In these four novellas, English science-fiction writer Geoff Ryman wears his heart on his sleeve. The sleeve is of some shimmering space-age fabric, threaded with electronic sensors, but the heart is the old-fashioned, bleeding kind.
Or, to switch metaphors, science fiction serves Ryman in the same way that the “Charlie Slide” serves the space explorers in the first and most radically speculative of the stories, “A Fall of Angels.”
The Charlie Slide cancels out the vastness of space and enables people and goods to be transported instantly anywhere in the universe. Ryman’s fresh imagining of old problems helps him bridge the emotional distance we like to keep between ourselves and the world’s horrors.
It’s simply a good way to get from A to B. (Yes, Kurt Vonnegut, despite his wearier, wittier, more cynical tone, did much the same thing.)
The horror in “A Fall of Angels” is a political religion called the Regimen of Tanner Cahsway, which subjects future humans to rigid controls and a joyless conception of duty in order to save the universe from losing heat, running down, dying of entropy.
Ryman (“Was,” “The Child Garden”) conjures up ingenious, imaginary physics to explain how this works, and he outlines it with a brevity and clarity one wishes real physicists would imitate.
While colonists struggle to farm inhospitable planets, humans transformed into bodiless space probes--"angels"--dive into the hearts of waning suns to begin rejuvenating them with fresh fuel.
Two angels “fall” when they meet a flame-bodied alien who, despite the satanic symbolism, is really a spirit of love and spontaneity. They begin to suspect that the vaunted Regimen is just another example of rational overkill, of humans assuming godlike powers at the expense of what in the universe is truly divine.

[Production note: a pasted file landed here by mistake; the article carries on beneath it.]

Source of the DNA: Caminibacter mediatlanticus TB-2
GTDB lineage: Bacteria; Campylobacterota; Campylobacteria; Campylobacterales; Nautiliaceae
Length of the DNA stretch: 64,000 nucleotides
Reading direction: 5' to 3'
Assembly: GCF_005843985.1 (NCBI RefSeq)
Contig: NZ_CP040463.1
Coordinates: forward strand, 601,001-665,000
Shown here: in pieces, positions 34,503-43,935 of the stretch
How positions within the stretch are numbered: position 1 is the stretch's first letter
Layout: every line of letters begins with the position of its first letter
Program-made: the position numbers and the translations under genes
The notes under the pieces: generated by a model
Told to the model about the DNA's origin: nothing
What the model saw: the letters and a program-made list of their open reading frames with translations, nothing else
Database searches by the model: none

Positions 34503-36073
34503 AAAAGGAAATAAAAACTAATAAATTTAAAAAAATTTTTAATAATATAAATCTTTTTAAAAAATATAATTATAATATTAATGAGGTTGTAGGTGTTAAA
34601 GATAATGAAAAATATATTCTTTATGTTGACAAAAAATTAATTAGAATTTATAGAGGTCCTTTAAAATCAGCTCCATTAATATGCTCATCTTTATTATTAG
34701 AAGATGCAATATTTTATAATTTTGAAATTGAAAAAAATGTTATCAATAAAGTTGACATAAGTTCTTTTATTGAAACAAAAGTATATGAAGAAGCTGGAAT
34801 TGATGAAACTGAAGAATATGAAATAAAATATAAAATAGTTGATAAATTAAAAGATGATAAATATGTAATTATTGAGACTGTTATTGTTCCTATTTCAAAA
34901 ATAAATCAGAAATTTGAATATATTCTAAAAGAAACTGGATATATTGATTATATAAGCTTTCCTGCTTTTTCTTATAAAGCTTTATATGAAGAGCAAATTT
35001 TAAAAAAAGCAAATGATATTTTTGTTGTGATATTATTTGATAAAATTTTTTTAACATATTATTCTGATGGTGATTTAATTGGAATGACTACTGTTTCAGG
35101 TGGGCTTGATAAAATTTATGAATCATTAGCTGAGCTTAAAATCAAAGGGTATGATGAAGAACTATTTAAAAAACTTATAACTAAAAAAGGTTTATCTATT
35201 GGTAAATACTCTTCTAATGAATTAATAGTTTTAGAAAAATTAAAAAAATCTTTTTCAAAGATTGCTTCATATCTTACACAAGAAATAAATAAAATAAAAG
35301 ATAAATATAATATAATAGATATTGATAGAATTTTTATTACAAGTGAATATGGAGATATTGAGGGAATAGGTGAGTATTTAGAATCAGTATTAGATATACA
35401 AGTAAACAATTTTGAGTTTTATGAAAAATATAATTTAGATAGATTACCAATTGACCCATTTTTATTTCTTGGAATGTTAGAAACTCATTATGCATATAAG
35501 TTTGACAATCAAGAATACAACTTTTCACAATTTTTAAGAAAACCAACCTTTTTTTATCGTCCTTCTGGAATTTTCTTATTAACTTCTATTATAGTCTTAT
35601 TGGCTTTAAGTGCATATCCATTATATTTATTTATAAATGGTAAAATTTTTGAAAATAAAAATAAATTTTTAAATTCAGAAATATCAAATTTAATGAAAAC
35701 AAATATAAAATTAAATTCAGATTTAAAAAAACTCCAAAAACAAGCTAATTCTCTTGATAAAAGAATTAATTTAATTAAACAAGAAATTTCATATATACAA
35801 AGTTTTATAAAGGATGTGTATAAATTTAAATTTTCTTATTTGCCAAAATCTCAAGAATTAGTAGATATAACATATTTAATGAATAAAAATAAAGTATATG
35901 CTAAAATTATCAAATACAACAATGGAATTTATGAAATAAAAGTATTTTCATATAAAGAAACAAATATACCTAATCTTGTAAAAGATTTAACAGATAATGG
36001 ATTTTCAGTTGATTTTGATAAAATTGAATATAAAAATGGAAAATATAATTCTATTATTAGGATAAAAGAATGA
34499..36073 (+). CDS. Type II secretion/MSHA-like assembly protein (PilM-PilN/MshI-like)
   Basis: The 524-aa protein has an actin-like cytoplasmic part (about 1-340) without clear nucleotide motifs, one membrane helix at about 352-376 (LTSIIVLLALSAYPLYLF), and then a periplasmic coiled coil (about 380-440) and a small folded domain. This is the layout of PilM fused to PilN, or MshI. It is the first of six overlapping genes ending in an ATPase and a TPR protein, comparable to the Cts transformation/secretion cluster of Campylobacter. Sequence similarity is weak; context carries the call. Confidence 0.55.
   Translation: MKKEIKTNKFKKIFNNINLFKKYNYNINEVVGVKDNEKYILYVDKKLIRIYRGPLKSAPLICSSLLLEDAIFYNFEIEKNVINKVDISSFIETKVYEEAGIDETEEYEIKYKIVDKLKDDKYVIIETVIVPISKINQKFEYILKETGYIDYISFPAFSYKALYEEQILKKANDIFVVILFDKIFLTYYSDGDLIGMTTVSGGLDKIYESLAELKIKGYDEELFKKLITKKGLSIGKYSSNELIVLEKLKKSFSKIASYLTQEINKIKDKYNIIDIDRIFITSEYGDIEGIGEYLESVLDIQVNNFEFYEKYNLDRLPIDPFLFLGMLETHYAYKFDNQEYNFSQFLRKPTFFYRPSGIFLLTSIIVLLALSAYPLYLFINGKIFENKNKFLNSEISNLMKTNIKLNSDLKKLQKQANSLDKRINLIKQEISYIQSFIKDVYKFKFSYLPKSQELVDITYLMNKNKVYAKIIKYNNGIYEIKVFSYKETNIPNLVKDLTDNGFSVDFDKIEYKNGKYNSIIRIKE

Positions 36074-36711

“Fan,” in contrast, adds very little to existing technology. A London teen-ager named Billie is smitten by the songs of Eamon Strafe, supposedly an Irish monk, and clings to his music as she grows up, endures dull jobs, loses her husband (whose chief attraction was an Irish accent) and raises an emotionally disturbed son.
Billie buys a computer program “imprinted” with Strafe’s personality and finds more intimacy with this than with any real person. Her discovery that the software is user-sensitive--that each fan creates her own Eamon Strafe--leads her to crash security at a concert to meet the actual rock star, if there is one.
The noteworthy thing about this story is that Ryman doesn’t condescend to Billie. She is loving, brave and determined; she deserves better than to be addicted to spurious experience by the media conglomerates that profit from it.
“O Happy Day!” is a fable about a feminist future in which heterosexual men, because of their history of violence and oppression, are being exterminated. Ryman neatly sidesteps the question of how women could seize power; he focuses on a group of young gay men who, like capos in Nazi camps, survive by unloading corpses from death trains.
This story is powerful both in its details--the divided loyalties, the prison psychology--and in its message: that violence, like love, is a contagion that can’t be killed off or fenced away.
“The Unconquered Country” is the most moving of the stories. Here Ryman finds an optimum balance between magic and realism. Houses, like great hollow elephants, are alive; machines and weapons are biologically “farmed” in the wombs of poor women, who are called “Desperate Flies”; the dead can speak to the living. On another level, this is a perfectly clear and straightforward account of the Cambodian genocide of the 1970s.
The heroine, Third Child, is even more vulnerable and admirable than Billie. The overkill that distant, incomprehensible powers unleash on her is literal.
“You did not starve, or wither,” Ryman has a sister’s ghost tell Third Child after she has been led to the edge of the killing fields and we realize that the fantasy has tricked us into getting too close not to suffer along with her. “You were loved, but you never became a soldier’s wife . . ., so you can lose no one else. You have lived the best life possible in the Land of the Faithful.”